Young voters, the demographic long considered Sen. Bernie Sanders’ (I-VT) bread and butter, are failing to show up to support the socialist senator in droves — a phenomenon that played out on Super Tuesday, according to multiple reports.
Joe Biden (D) completed his sweep of the south on Super Tuesday by locking in delegate-rich Texas in the early hours of Wednesday. Across the board, Biden successfully took Alabama, Arkansas, Maine, Massachusetts, Minnesota, North Carolina, Oklahoma, Tennessee, Texas, and Virginia. Sanders took Vermont, Utah, Colorado, and California.
Biden’s strong performance followed a flurry of endorsements from high-profile political figures, including his former challengers Pete Buttigieg (D) and Sen. Amy Klobuchar (D-MN).
The wave of endorsements, though, was not the only factor in Biden’s victorious night. Young voters generally failed to show up for Sanders, especially in southern states. For example, only seven percent of voters, those 17-29, showed up in Alabama, compared to 14 percent in 2016, according to USA Today:
- In Alabama, only 7% of the voters were in the 17-29 range compared to 14% in 2016. Sanders won six of every 10 of those voters Tuesday compared to four of 10 in 2016.
- In North Carolina, 13% of Tuesday’s electorate were young voters, compared to 16% four years ago. Of those, 57% went for Sanders in 2020 compared to 69% in 2016.
- In South Carolina, young voters made up 11% of the electorate Tuesday compared to 15% in 2016. Sanders won 43% of those voters Tuesday compared to 54% four years ago.
- In Tennessee, 11% of those voters showed up Tuesday versus 15% in 2016. Sanders did better among that group Tuesday winning 65% compared to 61% four years ago.
- In Virginia, young voters comprised 13% of Tuesday’s vote compared to 16% in 2016. Sanders won 57% of those voters Tuesday compared to 69% four years ago.
The Lone Star State also experienced a four percent drop in voters ages 17-29:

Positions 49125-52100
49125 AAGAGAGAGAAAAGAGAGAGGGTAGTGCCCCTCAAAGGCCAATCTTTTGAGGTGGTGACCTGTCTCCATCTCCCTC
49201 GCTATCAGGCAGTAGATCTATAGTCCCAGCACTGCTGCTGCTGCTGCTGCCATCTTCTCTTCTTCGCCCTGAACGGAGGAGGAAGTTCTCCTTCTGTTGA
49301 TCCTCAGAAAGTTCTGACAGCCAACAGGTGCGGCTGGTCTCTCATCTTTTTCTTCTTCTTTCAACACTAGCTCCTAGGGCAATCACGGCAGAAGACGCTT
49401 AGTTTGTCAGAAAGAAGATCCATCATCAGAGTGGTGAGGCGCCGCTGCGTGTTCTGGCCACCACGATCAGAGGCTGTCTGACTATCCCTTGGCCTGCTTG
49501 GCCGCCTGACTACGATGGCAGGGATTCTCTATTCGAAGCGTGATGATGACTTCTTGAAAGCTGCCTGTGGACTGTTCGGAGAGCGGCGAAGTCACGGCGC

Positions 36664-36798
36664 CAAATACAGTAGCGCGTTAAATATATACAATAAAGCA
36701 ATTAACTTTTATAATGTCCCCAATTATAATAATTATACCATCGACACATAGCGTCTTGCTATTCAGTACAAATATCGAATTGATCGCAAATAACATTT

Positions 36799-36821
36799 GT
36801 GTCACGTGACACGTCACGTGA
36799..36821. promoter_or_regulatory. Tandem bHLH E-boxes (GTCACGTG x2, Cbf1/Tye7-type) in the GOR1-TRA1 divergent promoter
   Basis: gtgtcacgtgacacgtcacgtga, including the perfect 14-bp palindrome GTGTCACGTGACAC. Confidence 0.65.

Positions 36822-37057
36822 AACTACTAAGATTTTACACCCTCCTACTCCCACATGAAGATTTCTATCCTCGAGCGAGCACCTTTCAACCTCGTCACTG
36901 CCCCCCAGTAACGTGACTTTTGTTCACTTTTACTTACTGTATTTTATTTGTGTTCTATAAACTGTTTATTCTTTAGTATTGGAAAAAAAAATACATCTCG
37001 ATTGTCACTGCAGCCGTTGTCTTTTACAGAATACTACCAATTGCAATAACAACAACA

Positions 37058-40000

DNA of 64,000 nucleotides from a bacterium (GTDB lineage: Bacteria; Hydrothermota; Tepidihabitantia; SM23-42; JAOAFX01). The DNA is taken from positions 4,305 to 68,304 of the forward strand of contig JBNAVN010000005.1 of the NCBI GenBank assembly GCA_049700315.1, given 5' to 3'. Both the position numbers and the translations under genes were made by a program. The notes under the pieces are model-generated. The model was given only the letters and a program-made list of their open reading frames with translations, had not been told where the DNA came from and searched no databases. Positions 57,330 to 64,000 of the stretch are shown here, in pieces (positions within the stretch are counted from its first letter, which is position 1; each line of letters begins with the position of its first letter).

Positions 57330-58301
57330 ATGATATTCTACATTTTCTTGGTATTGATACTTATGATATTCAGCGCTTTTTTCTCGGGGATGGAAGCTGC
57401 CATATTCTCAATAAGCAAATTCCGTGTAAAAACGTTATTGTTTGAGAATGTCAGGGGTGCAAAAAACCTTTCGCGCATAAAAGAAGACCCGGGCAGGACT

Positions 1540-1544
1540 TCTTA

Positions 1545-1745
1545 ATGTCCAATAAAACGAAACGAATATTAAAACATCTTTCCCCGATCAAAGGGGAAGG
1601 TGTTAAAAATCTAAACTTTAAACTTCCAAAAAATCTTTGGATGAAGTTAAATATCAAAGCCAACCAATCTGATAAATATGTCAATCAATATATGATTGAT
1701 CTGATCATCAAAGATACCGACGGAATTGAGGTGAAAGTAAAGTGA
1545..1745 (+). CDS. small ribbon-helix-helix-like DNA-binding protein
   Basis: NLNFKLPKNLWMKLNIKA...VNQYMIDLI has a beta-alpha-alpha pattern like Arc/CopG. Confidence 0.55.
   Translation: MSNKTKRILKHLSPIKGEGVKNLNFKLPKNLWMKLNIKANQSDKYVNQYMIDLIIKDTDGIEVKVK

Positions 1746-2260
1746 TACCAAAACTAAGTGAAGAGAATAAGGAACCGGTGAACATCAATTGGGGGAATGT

— Ryan James Girdusky (@RyanGirdusky) March 4, 2020
NPR also noted the phenomenon, adding that Sanders’ “actual younger-than-30 turnout isn’t quite living up” to expectations:
While Sanders is winning big margins among young voters, they aren’t making up significantly higher shares of the electorate than in past elections.
Before Tuesday, voters younger than 30 were not keeping pace with the overall increase in voter turnout. In fact, young voters’ share of the electorate went down in three of the first four states compared with 2016.
On Tuesday night, not a single state saw an increase in young voters’ share of the electorate, according to exit polls conducted by Edison Research and sponsored by several of the television networks.
Despite that, Sanders is determined to stay in the race and remains confident that he will secure the Democrat nomination.
“But tonight I tell you with absolute confidence, we’re going to win the Democratic nomination,” Sanders told supporters in Vermont Tuesday evening, prompting cheers.
“We are going to defeat Trump because we are putting together an unprecedented grassroots, multigenerational, multiracial movement,” he added:
Despite his optimism, the young, enthusiastic support Sanders has seen at his rallies did not translate to the polls on Tuesday.